BMI expects good year for steel pricing before prices decrease again

Steel rolls

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7th March 2024

By: Marleny Arnoldi

Deputy Editor Online


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Research agency BMI expects steel prices to improve from current levels in coming months and maintains its 2024 global average steel price forecast of $740/t.

The average steel price is, however, expected to decrease again to $730/t, $700/t and $650/t in the next three years, respectively.

The steel price has averaged $698/t in the year-to-date and remains sensitive to stimulus announcements from Mainland China.

Although the global economic outlook remains bleak at the moment, with the manufacturing sector continuing to hinder growth in developed markets, BMI says China’s exports and domestic consumption growth from the automotive sector will support steel prices, as will India’s continued demand strength.

This while the Chinese property sector continues to grapple with challenges, including investment in the real estate sector having declined by 9.6% year-on-year in 2023.

However, weak demand from the property sector could be offset by growth in the automotive sector as yearly vehicle production in China is poised to grow by 2.8% year-on-year this year after having increased by 7% year-on-year in 2023.

The ongoing conflict in Ukraine will impact the economic outlook of the European Union and place strain on steel demand, while steel demand is also under pressure in the US owing to high interest rates and material costs, the agency points out.

On the supply side, BMI forecasts a modest 2% year-on-year increase in steel production this year, against the backdrop of a weak global economy, with downside risks persisting.

According to the World Steel Association, global crude steel production stabilised at 1.88-billion tonnes in 2023, after having declined in 2022. While crude steel production continues to grow in the major producing countries such as India and Russia, output in other key markets such as Japan, Germany Türkiye and Brazil contracted in 2023.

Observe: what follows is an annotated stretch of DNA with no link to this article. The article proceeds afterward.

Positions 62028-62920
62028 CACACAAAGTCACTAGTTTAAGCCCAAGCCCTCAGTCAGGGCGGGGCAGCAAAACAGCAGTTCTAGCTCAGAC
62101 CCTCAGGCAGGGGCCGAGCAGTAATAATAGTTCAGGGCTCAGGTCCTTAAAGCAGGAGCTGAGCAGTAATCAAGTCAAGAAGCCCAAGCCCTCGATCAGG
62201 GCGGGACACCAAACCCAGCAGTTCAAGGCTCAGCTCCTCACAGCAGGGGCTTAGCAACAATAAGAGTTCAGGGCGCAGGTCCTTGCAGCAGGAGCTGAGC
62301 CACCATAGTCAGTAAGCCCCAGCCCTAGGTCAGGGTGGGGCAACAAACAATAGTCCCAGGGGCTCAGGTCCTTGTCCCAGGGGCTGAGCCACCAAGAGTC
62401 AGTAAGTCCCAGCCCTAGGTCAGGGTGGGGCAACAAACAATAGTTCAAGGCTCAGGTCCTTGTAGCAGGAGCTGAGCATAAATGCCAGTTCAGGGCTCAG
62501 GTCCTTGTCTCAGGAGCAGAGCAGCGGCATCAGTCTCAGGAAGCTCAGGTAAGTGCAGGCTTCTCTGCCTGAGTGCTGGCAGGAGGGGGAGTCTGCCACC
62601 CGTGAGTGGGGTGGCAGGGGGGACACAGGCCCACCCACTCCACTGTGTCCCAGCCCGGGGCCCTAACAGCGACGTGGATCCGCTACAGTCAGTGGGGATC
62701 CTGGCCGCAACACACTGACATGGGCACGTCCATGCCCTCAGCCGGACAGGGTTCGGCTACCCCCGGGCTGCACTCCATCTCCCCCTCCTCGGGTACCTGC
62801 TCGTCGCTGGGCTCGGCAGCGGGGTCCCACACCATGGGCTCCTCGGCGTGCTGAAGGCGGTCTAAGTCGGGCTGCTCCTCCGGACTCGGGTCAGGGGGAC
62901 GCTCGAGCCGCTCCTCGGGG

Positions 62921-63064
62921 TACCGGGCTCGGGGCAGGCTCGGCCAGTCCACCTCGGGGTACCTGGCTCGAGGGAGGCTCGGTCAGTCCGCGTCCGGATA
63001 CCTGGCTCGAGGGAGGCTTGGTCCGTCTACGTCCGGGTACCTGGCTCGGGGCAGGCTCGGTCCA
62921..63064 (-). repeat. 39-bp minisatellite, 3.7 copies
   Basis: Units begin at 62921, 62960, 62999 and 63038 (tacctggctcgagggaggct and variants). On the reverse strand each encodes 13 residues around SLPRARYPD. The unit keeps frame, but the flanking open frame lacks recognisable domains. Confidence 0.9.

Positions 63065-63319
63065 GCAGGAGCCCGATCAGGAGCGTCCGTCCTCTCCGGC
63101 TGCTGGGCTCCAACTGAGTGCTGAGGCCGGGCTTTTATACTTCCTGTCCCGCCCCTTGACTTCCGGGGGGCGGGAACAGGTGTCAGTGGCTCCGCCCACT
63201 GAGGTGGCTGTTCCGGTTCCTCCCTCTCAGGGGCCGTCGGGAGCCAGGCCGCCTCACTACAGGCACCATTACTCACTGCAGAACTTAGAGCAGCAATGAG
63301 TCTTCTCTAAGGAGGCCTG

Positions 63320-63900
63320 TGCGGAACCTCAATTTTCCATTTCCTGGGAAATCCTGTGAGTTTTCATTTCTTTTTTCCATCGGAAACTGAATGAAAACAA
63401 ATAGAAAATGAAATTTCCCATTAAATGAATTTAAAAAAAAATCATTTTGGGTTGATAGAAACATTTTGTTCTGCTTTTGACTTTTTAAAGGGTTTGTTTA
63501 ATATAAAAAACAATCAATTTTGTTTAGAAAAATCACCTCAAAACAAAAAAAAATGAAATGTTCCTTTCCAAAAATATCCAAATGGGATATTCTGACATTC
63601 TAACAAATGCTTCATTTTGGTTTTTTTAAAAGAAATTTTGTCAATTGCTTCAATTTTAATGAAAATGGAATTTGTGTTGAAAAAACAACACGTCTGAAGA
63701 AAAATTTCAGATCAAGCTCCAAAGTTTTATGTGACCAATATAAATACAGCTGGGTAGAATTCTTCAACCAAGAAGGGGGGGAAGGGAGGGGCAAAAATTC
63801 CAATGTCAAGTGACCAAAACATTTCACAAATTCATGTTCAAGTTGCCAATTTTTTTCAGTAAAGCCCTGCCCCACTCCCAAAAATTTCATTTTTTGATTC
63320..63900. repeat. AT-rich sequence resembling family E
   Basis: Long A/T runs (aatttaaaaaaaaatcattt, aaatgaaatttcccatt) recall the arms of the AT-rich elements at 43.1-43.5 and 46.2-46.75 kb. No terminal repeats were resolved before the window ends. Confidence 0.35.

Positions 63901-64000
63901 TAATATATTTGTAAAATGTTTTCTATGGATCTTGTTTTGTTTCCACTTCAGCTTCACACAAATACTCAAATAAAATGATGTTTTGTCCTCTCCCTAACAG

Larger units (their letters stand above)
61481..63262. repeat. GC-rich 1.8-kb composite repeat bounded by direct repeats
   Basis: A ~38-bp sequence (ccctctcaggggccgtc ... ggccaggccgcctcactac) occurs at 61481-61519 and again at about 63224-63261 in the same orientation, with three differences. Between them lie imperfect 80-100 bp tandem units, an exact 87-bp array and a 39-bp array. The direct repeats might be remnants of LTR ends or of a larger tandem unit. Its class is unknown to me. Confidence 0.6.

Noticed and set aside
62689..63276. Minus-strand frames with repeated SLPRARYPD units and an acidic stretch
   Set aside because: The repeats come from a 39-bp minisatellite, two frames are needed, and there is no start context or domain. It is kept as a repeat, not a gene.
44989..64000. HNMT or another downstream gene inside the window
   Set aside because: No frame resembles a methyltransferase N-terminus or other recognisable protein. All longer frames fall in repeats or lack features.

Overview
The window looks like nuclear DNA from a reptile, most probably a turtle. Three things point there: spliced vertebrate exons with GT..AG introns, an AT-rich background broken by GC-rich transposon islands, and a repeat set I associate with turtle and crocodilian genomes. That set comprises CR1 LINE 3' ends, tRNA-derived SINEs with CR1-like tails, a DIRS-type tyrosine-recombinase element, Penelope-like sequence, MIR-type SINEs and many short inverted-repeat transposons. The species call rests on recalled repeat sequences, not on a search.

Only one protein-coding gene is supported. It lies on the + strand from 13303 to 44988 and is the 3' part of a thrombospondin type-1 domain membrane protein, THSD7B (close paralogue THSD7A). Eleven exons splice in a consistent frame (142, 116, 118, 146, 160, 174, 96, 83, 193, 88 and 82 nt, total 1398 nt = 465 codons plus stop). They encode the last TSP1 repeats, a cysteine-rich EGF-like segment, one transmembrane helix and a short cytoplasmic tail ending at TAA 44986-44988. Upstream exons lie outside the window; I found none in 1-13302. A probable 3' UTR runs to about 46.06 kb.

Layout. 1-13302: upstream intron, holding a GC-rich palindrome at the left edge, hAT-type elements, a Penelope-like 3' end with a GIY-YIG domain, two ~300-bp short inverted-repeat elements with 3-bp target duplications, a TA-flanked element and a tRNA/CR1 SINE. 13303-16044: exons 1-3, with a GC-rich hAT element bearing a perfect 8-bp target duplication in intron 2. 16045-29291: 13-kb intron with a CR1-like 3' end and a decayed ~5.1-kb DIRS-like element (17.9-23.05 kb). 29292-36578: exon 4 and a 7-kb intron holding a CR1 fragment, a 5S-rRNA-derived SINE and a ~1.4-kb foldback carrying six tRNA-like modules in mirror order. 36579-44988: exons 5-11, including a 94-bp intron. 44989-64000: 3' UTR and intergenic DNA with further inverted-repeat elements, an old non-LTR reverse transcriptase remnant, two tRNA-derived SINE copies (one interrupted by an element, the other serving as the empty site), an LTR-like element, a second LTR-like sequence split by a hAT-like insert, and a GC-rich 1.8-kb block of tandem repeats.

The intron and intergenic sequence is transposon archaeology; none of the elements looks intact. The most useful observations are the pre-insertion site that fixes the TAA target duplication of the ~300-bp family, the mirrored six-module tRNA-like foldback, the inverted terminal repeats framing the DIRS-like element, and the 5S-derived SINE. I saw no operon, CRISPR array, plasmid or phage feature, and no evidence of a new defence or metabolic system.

Beyond this year, global steel prices will trend downward and highlight the start of a paradigm shift in the steel market where ‘green’ steel produced with electric arc furnaces takes centre stage at the expense of traditional steel produced in blast furnaces.

Ultimately, BMI expects a combination of slowing Chinese steel consumption growth and rising global steel market protectionism, which is prompting greater production in affected countries, to loosen the market and drag prices lower in the medium term.

Chinese domestic demand for steel will continue to slow overall in the coming decade compared with the last as the rebalancing of the economy away from heavy industry and towards the service sector resumes in the wake of the collapse of the property market bubble, which will drag down domestic steel prices in China, as well as the global average.

Stronger demand growth in India and, possibly other emerging markets, is unlikely to offset the net effect of a China slowdown.

A stronger recovery in China’s property sector will be the major influencer driving demand and supporting steel prices, particularly if the market were to announce large stimulus policies.

On the downside, steel prices could head even lower if China’s economic momentum remains weak and if a deep recession in the US results in US steel prices collapsing.

Edited by Chanel de Bruyn
Creamer Media Senior Deputy Editor Online



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